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CBS, Nielsen Fail to Strike New Deal as Contract Lapses

CBS, which distributes some of TV’s most-watched programs, may have to use a new way to count its viewers.

CBS and the media-measurement service Nielsen are without a contract after their current deal lapsed at 12:01 a.m. Tuesday, according to two people familiar with the matter. The situation — for now — remains fluid. Talks are likely to continue. But CBS is determined to secure a pact that it feels makes the best economic sense for the company while Nielsen believes the network will find negotiating with advertisers more difficult if it does not have access to its measures of audience viewing, these people said.

CBS has been weighing dropping Nielsen and instead using its own data as well as measurement information from Comscore, a Nielsen rival, to do deals with advertisers. CBS senior executives informed staffers at the company’s owned and operated stations and various other business units late last year to prepare in case a deal with Nielsen could not be reached. The network is the home of such popular programs as “NCIS,” “The Big Bang Theory,” “The CBS Evening News” and “The Late Show with Stephen Colbert.”

At issue is a long-running complaint from TV networks that Nielsen isn’t measuring the many different audiences for their programming as well as it should. As smartphones, mobile tablets and broadband-connected TV’s gain more consumer acceptance, audiences are increasingly able to stream their TV favorites in on-demand fashion, making the task of counting them exponentially more difficult. TV networks have long based their advertising rates on Nielsen’s measure of linear TV audiences, which have slipped as consumers embrace Netflix, Hulu, Amazon Prime and other streaming and on-demand options. In such an environment, TV networks believe Nielsen’s overnight ratings are no longer the critical yardstick of viewership they once were.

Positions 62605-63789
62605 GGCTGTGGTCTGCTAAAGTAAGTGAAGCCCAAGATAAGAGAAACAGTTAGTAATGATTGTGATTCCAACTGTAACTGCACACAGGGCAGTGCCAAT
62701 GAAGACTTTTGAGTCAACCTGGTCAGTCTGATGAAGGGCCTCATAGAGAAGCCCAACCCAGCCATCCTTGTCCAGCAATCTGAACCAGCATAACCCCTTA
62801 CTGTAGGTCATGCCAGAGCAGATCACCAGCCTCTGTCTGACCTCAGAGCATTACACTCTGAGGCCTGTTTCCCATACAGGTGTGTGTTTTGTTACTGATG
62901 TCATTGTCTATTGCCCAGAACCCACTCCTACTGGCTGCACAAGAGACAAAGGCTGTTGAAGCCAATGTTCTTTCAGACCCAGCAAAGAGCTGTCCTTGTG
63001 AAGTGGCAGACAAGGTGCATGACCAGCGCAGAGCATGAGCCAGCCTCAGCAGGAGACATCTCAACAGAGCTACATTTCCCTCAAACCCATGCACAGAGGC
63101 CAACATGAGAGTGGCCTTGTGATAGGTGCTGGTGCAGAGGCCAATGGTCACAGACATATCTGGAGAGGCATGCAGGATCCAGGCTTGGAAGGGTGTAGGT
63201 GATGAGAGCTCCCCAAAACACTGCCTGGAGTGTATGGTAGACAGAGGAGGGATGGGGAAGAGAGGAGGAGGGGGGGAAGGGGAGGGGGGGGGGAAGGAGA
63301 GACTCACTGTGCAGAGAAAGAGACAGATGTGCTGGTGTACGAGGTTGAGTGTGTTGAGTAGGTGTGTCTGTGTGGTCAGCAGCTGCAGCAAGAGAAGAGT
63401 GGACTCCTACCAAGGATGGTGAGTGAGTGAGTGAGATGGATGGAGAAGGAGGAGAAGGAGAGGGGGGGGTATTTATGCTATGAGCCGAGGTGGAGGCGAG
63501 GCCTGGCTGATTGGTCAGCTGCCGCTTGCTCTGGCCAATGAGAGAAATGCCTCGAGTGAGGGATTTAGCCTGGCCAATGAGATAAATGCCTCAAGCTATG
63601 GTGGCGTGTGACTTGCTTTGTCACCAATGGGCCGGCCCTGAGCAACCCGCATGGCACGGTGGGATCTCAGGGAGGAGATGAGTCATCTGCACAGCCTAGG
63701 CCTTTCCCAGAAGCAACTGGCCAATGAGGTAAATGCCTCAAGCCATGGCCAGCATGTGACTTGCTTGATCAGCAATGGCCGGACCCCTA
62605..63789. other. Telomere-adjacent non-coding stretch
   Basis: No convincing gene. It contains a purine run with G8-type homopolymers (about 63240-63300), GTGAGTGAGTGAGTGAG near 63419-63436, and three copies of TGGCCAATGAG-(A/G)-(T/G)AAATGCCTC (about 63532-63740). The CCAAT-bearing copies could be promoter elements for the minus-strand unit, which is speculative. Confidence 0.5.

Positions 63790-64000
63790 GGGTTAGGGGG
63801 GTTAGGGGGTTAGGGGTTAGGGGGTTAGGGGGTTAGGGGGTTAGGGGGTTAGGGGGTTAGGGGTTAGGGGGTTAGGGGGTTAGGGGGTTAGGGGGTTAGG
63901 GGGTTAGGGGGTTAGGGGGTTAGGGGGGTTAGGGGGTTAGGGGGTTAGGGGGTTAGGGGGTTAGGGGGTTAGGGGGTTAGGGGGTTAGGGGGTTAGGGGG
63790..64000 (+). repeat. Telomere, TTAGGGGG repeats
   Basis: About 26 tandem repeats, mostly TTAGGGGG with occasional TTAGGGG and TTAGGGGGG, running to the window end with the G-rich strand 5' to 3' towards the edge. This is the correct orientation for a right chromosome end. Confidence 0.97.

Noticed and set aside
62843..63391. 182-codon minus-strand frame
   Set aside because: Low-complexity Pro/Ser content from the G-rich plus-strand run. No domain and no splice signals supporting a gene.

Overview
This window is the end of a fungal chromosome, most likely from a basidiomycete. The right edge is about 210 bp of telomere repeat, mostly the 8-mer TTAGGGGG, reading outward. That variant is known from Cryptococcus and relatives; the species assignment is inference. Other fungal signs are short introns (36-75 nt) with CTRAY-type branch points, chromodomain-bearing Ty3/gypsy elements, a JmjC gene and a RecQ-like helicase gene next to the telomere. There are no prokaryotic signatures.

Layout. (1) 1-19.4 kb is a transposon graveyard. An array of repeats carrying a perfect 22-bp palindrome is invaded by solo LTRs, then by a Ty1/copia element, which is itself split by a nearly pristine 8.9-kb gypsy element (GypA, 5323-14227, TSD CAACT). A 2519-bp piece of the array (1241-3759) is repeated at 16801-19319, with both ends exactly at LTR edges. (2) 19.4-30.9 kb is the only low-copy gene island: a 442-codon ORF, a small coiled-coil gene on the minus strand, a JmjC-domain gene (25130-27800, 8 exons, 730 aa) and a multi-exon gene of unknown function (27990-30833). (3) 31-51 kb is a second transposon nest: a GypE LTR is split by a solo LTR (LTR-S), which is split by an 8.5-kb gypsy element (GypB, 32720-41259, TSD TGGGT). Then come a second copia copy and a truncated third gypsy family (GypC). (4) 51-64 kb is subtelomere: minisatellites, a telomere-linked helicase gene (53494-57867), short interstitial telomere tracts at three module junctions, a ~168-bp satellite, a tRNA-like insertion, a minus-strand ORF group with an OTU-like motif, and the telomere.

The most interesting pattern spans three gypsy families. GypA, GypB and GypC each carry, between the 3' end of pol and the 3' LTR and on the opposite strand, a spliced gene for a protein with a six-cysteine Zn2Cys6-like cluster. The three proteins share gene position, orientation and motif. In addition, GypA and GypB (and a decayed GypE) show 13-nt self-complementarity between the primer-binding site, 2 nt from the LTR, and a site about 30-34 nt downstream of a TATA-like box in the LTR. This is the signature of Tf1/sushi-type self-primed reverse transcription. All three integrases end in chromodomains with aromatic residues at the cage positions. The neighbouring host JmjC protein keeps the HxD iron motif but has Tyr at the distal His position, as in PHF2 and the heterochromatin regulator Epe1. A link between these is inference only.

And yet, Nielsen has long been the standard of measurement in the media industry. Media buyers and TV networks do deals for billions of dollars based on its measure of how many people are watching the commercial breaks in various TV programs. Nielsen has worked in recent years to start measuring viewers who watch TV in new ways, including video streaming, across multiple viewing windows and even in bars, hotels and other out-of-home venues.

The move will not be without potential ramifications for CBS. While many of the nation’s big media companies have worked to expand the way they get credit from advertisers for audiences, Nielsen continues to support the one that brings in the most money –  people who watch TV via linear viewing.  If CBS were to move forward without Nielsen measures,  according to one person familiar with Nielsen’s side of the talks., it could be akin to walking into a bank that uses American dollars with big handfuls of Italian lira. CBS’ access to Nielsen data has been revoked with the lapsed contract, this person said, but the media agencies it does business with will continue to be able to use the information, and might try to strike new agreements that rely on smaller audience numbers.

Millions of dollars could potentially be at stake for both sides.

Nielsen measures underpin so-called “scatter” ad deals for CBS commercial inventory bought close to air date;  the value of any “make-goods,” or ad inventory CBS would have to give clients whose previously-aired ads did not meet previous ratings guarantees; and local ads. Under one estimate, provided by the person familiar with Nielsen’s side of talks, more than $500 million in CBS advertising could potentially be affected. At the same time, CBS’ contract with Nielsen has been said to be worth more than $100 million a year.

Nielsen executives are concerned, the person said, that CBS not having a Nielsen deal could destabilize the rest of the marketplace for TV advertising.

Nielsen has been enmeshed in negotiations on several fronts, recently renewing a deal with Raycom Media, owner of TV stations in cities like New Orleans and Richmond, and Hearst Television. But another company, Gray Television, said late last year it had decided to use Comscore instead of Nielsen starting in 2019.

 

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